Banks are gearing up to process single European payments area (Sepa) transactions for their business customers in readiness for the Eurozone clearing system, which comes into effect in January.
Sepa was created by the European Commission to create a single payment clearing system for the 15 countries that use the euro. It will standardise the cost of transactions from country to country.
Although the UK does not use the euro, businesses with a presence in the Eurozone will need to change their processing systems if they want to make lower cost Sepa transactions.
Banks will have to either upgrade the technology used to process payments or outsource the service. Upgrades include new software and extra network connections to European clearing houses.
According to research from Pierre Audoin Consultants (PAC), the majority of banks will look to outsource the service because the cost of doing it in-house will make it unprofitable to most banks.
HBOS, for example, is outsourcing Sepa processing. It has signed a three-year contract with Belgo-Dutch bank Fortis for the clearing and settlement of euro payments.
"HBOS is a UK-focused bank so this approach makes strategic sense for us," said Graeme Donald, head of industry and product development at HBOS Payment Services.
But outsourcing this process is not exclusively for small or regional banks, said Rajeena Brar, banking and insurance consultant at PAC.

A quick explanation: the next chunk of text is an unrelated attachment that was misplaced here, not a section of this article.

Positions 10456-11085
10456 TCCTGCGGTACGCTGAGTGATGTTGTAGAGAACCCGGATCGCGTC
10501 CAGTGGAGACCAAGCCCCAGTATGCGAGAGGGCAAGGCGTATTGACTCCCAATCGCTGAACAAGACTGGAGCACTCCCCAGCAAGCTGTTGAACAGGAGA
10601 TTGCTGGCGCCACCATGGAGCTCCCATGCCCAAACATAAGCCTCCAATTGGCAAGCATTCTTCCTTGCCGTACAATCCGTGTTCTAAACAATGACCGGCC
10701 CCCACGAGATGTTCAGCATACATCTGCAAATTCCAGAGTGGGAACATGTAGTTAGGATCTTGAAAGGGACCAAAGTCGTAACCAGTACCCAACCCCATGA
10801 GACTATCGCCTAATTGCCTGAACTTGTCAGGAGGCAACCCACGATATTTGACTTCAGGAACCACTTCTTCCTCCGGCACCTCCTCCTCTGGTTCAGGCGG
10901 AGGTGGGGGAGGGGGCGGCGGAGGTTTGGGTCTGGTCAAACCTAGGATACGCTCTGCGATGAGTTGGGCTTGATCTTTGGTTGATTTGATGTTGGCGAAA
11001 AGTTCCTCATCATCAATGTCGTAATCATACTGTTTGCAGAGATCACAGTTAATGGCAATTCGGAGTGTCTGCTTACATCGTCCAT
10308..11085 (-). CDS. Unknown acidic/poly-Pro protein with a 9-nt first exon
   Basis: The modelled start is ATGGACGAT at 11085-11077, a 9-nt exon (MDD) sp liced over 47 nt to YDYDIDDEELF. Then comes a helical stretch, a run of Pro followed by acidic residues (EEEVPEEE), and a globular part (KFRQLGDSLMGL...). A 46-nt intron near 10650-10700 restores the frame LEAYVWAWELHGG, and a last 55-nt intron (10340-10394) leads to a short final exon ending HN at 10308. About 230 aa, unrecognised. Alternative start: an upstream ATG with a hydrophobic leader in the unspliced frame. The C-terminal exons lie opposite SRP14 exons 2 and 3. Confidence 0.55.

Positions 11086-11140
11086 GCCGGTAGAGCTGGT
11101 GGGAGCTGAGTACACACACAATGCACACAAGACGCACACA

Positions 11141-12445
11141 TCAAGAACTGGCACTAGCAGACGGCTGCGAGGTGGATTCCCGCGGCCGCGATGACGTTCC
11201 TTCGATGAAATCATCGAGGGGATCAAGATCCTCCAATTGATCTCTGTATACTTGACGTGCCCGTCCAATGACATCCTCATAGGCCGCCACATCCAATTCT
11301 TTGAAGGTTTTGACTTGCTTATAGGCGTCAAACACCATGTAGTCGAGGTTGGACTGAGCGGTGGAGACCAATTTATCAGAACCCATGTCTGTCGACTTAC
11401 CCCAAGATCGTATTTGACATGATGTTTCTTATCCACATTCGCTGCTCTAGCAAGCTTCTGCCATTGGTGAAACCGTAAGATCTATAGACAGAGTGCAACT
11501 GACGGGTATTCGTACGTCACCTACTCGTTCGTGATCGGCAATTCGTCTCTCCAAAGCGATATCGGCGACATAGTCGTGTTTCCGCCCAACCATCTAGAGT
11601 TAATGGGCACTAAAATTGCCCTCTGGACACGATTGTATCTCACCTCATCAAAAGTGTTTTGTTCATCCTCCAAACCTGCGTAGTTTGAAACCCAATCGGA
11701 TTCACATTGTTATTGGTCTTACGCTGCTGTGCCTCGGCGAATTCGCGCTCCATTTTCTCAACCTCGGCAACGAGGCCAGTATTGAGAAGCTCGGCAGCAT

"Some larger banks will prefer to outsource Sepa if this is not an area of priority in terms of investment and if they wish to make better use of their scarce resources to become profitable and grow," said Brar.
However, Brar said banks that want to keep control over their core processes will insource.
Agustin Lago, payments risk head of global payments at Barclays Commercial, said the bank has a system for Sepa cross-border payments. He said this offers more flexibility and control than outsourcing.
"To achieve this the technology investment has been mostly to upgrade our systems to support the Sepa cross-border payment functionality," he said.
Some larger banks with advanced payment processing platforms that have upgraded software are offering outsourcing services to other banks, turning Sepa processing into a revenue generator.
ABN Amro is planning to use its core technologies to provide Sepa processing services to other banks. The bank has connections to every major clearing house in Europe, and as a result has a network in place to route payments to anywhere in Europe automatically.
Mike Hampson, head of financial institutions, transaction banking at ABN Amro, said that by doing this the bank will reduce internal costs through economies of scale and also build revenue.
Hampson said banks will outsource for a number of reasons, but the arrival of Sepa and changes to transaction processing will make many banks rethink their strategies. "Where major investments have to be made in platforms, people question whether they should make these investments themselves," he said.